Actor Peter Mullan joined graduates at the Royal Conservatoire to receive his honorary degree in drama yesterday.
The award-winning Scottish star, who was born in Peterhead and raised in Glasgow, was awarded a Doctor of Drama along with two other leading lights.
Author and broadcaster Bonnie Greer OBE also received a Doctor of Drama while mezzo-soprano Karen Cargill was awarded a Doctor of Music at the performing art school based in Glasgow.
The principal of the Royal Conservatoire of Scotland, professor Jeffrey Sharkey, said: “We are incredibly proud to celebrate the achievements of Karen Cargill, Bonnie Greer OBE and Peter Mullan along with our class of 2018.
“They are being honoured for their distinctive contributions to the arts internationally – each has created a rich body of work which has entertained, engaged and, on occasion, provoked audiences across the globe.”
The day also saw ten trailblazing students made history after graduating from the UK’s only performance degree for deaf actors.
Several of the history-making students of the BA Performance in British Sign Language and English programme have already taken up professional roles.
Bea Webster will perform in Red Ladder’s Mother Courage and her Children at the Albion Electric Warehouse this September and Petre Dobre has been appointed trainee director/producer at the Macrobert Arts Centre in Stirling.
Professor Sharkey added: “Graduation is a highlight and it’s always a pleasure and a privilege to watch each of our students grow as artists during their time with us.
“We wish them all the very best as they embark on this new and exciting chapter of their lives.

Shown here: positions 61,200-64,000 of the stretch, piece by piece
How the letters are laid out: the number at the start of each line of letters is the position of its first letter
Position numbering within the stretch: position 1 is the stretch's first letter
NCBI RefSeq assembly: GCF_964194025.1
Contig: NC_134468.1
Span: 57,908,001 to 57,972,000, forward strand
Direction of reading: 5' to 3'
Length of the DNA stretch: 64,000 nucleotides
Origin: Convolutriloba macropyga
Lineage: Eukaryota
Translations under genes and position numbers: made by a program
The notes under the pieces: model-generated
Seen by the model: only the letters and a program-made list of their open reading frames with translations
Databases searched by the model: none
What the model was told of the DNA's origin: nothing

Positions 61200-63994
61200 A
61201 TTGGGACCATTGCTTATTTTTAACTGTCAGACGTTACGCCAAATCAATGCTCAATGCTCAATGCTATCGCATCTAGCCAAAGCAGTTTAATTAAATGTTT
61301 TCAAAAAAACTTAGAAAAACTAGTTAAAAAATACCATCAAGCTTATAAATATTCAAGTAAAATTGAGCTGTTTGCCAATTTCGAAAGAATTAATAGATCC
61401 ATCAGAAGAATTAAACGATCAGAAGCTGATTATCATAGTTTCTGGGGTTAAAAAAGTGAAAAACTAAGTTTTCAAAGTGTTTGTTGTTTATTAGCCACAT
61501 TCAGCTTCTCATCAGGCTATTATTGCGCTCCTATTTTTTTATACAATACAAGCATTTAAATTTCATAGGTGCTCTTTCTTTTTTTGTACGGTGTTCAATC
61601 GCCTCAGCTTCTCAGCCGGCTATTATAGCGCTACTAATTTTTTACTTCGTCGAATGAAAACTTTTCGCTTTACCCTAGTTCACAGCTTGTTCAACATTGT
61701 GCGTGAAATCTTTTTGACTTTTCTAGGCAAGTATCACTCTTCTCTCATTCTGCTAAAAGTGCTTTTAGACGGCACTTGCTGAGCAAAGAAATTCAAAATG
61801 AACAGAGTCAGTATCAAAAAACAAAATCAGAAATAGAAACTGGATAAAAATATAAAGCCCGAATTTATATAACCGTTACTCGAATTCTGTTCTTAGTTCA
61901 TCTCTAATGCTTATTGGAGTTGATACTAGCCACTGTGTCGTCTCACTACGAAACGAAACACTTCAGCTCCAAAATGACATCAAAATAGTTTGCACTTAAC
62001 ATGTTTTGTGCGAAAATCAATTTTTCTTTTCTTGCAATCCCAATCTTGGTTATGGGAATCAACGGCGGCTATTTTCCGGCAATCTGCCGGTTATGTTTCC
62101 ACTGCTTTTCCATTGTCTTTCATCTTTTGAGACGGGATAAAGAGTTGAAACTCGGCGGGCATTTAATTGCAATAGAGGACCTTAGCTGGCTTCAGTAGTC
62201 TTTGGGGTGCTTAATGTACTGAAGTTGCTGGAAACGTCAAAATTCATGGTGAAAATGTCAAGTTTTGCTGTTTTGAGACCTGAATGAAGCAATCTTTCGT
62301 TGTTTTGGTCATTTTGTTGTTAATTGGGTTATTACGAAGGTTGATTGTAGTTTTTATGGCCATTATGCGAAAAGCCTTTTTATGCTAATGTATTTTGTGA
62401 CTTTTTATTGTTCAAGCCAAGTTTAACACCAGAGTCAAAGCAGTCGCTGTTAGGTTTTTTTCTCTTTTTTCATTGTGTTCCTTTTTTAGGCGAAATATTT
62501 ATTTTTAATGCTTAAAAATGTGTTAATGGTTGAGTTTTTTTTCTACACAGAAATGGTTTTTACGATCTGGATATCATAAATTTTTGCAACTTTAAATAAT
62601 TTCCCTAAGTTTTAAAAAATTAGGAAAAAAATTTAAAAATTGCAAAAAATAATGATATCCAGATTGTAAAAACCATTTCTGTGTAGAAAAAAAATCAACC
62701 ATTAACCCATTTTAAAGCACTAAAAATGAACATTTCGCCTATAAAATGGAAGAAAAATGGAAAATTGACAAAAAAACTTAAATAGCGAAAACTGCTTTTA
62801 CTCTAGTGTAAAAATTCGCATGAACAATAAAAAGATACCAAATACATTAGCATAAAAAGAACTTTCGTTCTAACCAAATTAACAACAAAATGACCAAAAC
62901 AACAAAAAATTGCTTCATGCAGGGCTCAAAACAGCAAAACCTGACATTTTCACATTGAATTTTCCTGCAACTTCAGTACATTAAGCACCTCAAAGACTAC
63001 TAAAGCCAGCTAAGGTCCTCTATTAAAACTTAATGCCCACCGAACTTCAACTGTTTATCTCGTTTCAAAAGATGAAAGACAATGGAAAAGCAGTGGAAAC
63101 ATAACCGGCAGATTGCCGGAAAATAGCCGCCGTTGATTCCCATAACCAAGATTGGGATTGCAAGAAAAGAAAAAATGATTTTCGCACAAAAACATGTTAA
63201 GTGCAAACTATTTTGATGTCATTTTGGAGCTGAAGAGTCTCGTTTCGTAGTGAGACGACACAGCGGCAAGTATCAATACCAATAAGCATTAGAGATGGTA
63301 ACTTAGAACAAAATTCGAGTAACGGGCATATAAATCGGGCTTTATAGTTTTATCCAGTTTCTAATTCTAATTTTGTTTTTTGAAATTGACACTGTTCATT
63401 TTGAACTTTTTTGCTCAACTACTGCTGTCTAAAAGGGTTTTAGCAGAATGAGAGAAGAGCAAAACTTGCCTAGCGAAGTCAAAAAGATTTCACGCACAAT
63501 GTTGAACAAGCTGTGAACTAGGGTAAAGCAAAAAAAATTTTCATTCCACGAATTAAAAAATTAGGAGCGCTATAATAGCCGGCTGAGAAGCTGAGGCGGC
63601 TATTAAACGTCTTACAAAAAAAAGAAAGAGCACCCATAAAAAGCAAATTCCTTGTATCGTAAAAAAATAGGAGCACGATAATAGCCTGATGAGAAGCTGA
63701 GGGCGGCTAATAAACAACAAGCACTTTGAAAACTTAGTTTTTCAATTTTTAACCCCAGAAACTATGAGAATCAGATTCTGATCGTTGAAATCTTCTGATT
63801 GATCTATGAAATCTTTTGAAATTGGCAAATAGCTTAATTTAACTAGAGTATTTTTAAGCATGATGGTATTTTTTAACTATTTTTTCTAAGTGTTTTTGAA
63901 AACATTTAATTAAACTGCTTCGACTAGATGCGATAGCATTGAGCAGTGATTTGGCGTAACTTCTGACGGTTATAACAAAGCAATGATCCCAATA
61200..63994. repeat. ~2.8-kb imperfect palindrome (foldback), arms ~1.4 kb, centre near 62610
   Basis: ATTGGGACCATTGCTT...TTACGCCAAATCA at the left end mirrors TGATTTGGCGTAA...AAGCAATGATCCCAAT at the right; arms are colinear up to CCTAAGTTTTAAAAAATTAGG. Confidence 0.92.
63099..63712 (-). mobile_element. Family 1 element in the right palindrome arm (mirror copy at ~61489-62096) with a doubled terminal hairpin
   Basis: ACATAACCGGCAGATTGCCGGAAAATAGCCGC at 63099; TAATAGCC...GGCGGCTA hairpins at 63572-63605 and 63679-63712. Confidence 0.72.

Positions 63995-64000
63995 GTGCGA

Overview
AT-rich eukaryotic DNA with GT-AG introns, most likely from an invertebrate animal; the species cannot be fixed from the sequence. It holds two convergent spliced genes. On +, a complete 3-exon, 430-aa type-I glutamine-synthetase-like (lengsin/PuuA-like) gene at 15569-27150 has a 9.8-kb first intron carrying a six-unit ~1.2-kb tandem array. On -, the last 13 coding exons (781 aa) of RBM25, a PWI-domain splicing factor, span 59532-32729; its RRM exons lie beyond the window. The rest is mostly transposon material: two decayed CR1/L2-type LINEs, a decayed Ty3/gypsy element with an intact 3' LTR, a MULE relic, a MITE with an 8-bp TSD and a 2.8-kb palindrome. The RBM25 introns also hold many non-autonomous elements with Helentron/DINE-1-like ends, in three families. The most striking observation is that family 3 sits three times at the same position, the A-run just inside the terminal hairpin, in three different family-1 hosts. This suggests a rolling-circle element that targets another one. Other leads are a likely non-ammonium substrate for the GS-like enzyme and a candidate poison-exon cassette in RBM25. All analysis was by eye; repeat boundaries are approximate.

“There will be extra cause for celebration with the graduation of our groundbreaking BA Performance in British Sign Language and English students as it’s the first dedicated conservatoire degree programme for D/deaf performers in the UK.
“For three years we have shared their journey and felt their impact in such a profound and positive way across the entire conservatoire.
“Our community and the work we now create have changed for the better because of them and there is no doubt that as individuals and professionals they will now go on to enrich and transform the industry.
“We are looking forward to seeing the positive change they’ll have on the arts and the legacy they’ll create in an industry that continues to search for representation and diversity on its stages and screens.”
The three-year BA performance in British Sign Language and English undergraduate programme was established in 2015 and teaches students to be both actors and makers of work through British Sign Language and English.
Nearly 300 students will graduate across the disciplines of music, drama, dance, production, film and education at Scotland’s national conservatoire – one of the world’s top five performing arts education institutions.